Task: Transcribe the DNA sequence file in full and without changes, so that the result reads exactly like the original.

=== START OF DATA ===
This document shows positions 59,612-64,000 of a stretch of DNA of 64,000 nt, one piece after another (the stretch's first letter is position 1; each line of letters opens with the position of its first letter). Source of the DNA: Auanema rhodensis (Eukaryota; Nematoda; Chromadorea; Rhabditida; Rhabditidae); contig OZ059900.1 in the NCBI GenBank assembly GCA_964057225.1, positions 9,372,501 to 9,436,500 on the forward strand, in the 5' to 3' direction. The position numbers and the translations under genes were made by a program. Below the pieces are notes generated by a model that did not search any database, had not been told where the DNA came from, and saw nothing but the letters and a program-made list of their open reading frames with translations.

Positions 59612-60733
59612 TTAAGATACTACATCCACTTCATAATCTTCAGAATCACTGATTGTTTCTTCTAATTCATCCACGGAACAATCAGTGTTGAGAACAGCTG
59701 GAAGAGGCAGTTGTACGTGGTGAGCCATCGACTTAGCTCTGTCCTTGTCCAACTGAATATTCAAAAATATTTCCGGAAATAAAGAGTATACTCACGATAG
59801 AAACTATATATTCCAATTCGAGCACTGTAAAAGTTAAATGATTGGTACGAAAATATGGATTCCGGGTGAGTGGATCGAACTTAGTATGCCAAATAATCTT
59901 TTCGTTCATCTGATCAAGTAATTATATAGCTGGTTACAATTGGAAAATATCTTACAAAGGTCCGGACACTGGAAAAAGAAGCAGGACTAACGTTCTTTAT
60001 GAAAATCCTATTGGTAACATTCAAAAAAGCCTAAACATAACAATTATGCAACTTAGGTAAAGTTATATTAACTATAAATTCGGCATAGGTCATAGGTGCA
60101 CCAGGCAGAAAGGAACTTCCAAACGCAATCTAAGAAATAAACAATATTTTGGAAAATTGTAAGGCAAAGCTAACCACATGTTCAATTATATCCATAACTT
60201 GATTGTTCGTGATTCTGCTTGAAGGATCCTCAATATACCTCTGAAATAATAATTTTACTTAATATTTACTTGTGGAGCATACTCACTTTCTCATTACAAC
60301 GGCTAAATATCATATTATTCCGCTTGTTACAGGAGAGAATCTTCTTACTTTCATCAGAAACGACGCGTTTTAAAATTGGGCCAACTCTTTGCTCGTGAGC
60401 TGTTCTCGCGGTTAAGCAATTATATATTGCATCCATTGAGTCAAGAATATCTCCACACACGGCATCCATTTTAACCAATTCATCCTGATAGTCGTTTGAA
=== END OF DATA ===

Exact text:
This document shows positions 59,612-64,000 of a stretch of DNA of 64,000 nt, one piece after another (the stretch's first letter is position 1; each line of letters opens with the position of its first letter). Source of the DNA: Auanema rhodensis (Eukaryota; Nematoda; Chromadorea; Rhabditida; Rhabditidae); contig OZ059900.1 in the NCBI GenBank assembly GCA_964057225.1, positions 9,372,501 to 9,436,500 on the forward strand, in the 5' to 3' direction. The position numbers and the translations under genes were made by a program. Below the pieces are notes generated by a model that did not search any database, had not been told where the DNA came from, and saw nothing but the letters and a program-made list of their open reading frames with translations.

Positions 59612-60733
59612 TTAAGATACTACATCCACTTCATAATCTTCAGAATCACTGATTGTTTCTTCTAATTCATCCACGGAACAATCAGTGTTGAGAACAGCTG
59701 GAAGAGGCAGTTGTACGTGGTGAGCCATCGACTTAGCTCTGTCCTTGTCCAACTGAATATTCAAAAATATTTCCGGAAATAAAGAGTATACTCACGATAG
59801 AAACTATATATTCCAATTCGAGCACTGTAAAAGTTAAATGATTGGTACGAAAATATGGATTCCGGGTGAGTGGATCGAACTTAGTATGCCAAATAATCTT
59901 TTCGTTCATCTGATCAAGTAATTATATAGCTGGTTACAATTGGAAAATATCTTACAAAGGTCCGGACACTGGAAAAAGAAGCAGGACTAACGTTCTTTAT
60001 GAAAATCCTATTGGTAACATTCAAAAAAGCCTAAACATAACAATTATGCAACTTAGGTAAAGTTATATTAACTATAAATTCGGCATAGGTCATAGGTGCA
60101 CCAGGCAGAAAGGAACTTCCAAACGCAATCTAAGAAATAAACAATATTTTGGAAAATTGTAAGGCAAAGCTAACCACATGTTCAATTATATCCATAACTT
60201 GATTGTTCGTGATTCTGCTTGAAGGATCCTCAATATACCTCTGAAATAATAATTTTACTTAATATTTACTTGTGGAGCATACTCACTTTCTCATTACAAC
60301 GGCTAAATATCATATTATTCCGCTTGTTACAGGAGAGAATCTTCTTACTTTCATCAGAAACGACGCGTTTTAAAATTGGGCCAACTCTTTGCTCGTGAGC
60401 TGTTCTCGCGGTTAAGCAATTATATATTGCATCCATTGAGTCAAGAATATCTCCACACACGGCATCCATTTTAACCAATTCATCCTGATAGTCGTTTGAA